Painful, maddening, horrible eczema – how it has plagued me. I’ve been afflicted since childhood, and it manifests itself as bouts of itchy, embarrassing welts on my legs, arms, face and hands. It’s hard to describe the abject misery of an eczema flare-up to those who’ve never experienced it. I’ve managed to get mine under control over the last six months or so, and I think realistically it’s probably in big part an age thing, but there are some products that have been magic along the way. Give them a go – I know I would have tried anything.
Before I start though, there is a glaring thing to point out: nothing will be more effective than a strong topical steroid cream prescribed by a doctor. The thinking on these has changed in that where doctors used to prescribe weak ones and then build up the strength if necessary, they now prescribe a stronger one from the start to try and just clear the flare up and reduce the overall time you are using it. Go to the bastard doctor’s and get the cream, despite how inconvenient it is. Once you know what you need, online pharmacy services become really useful: you ask for what you want, fill in a short questionnaire and a faceless doctor approves the prescription request. You can then have it posted to you, rather than having to take time off work. You need to do this even if you have cream left over from last time, as I’ve found that once they’ve been opened, steroid creams usually lose their oomph quite quickly. They are absolutely not a good thing for your skin, and have all sorts of sinister side effects if over used, but you really need to just get the eczema under control before any of the below will touch the sides.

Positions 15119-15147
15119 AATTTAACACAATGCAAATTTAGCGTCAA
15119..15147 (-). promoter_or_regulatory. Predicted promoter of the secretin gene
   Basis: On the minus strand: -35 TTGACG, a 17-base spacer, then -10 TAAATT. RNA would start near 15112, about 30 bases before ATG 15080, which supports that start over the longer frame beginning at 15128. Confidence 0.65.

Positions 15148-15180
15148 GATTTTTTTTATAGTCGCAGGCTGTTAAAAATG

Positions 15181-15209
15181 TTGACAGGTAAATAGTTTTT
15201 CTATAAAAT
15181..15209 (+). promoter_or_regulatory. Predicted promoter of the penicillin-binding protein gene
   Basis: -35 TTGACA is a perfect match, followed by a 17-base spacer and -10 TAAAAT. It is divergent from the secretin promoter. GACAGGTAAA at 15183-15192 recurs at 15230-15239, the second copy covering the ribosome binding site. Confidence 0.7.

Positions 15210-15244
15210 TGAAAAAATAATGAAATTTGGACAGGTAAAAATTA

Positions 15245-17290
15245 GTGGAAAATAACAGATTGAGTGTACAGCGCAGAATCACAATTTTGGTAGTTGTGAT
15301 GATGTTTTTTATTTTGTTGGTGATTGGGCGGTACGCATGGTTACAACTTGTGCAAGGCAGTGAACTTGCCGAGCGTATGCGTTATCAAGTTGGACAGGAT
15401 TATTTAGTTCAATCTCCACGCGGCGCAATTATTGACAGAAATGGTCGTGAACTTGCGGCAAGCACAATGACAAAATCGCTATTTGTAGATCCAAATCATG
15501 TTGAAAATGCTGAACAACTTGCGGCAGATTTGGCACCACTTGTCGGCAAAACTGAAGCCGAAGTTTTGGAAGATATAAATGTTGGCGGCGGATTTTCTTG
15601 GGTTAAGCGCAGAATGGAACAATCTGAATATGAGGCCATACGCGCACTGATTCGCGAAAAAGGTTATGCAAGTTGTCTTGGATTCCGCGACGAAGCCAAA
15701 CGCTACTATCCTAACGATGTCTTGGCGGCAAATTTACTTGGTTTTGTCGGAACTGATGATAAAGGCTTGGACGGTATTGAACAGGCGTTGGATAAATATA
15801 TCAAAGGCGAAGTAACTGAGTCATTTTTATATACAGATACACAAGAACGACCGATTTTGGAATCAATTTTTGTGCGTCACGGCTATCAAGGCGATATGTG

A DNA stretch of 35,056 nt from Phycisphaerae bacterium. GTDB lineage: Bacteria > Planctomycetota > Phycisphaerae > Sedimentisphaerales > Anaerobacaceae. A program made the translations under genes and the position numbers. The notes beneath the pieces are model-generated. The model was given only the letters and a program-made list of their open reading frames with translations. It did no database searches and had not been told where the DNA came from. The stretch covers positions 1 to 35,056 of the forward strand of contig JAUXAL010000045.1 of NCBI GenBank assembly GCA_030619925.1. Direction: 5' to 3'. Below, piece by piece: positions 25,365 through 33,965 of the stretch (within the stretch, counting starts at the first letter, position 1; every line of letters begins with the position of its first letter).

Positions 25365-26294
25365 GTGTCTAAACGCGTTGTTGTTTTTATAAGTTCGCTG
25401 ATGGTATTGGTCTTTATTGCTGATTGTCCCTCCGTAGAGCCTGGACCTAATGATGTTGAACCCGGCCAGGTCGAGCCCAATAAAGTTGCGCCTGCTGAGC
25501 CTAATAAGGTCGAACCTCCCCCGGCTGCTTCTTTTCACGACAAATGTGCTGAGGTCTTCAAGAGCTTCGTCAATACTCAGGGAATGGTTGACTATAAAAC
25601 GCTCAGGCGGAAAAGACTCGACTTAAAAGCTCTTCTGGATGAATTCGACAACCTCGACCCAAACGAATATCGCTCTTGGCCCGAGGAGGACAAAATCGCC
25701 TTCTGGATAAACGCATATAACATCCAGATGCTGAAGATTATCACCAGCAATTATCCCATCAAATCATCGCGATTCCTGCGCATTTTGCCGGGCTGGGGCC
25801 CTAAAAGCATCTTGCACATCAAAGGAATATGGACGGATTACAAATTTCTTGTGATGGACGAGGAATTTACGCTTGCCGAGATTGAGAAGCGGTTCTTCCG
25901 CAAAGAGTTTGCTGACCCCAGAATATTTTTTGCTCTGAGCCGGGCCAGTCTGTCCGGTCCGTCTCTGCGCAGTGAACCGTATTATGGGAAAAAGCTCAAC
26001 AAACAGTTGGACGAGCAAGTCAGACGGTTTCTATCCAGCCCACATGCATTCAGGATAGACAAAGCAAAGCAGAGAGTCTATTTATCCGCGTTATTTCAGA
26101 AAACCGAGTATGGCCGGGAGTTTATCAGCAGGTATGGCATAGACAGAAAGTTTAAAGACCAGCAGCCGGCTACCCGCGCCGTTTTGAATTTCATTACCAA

Another thing to mention is antihistamines. An over-the-counter antihistamine is a brilliant thing, especially if you find your eczema is triggered by things like dust or pets. Experiment with which type as anecdotally, people usually find a certain kind much more effective than the others. I like cetirizine hydrochloride as it works quickly and doesn’t make me drowsy. Get it unbranded from a pharmacy or big supermarket by the way, it’s a fraction of the cost.
Obviously I am not a doctor, this is just my opinion, and you should absolutely not take any of the above as professional medical advice. It’s just what’s worked for me and my unique case. Now, on to the products…
CHILD’S FARM GRAPEFRUIT & TEA TREE MOISTURISER, £3.99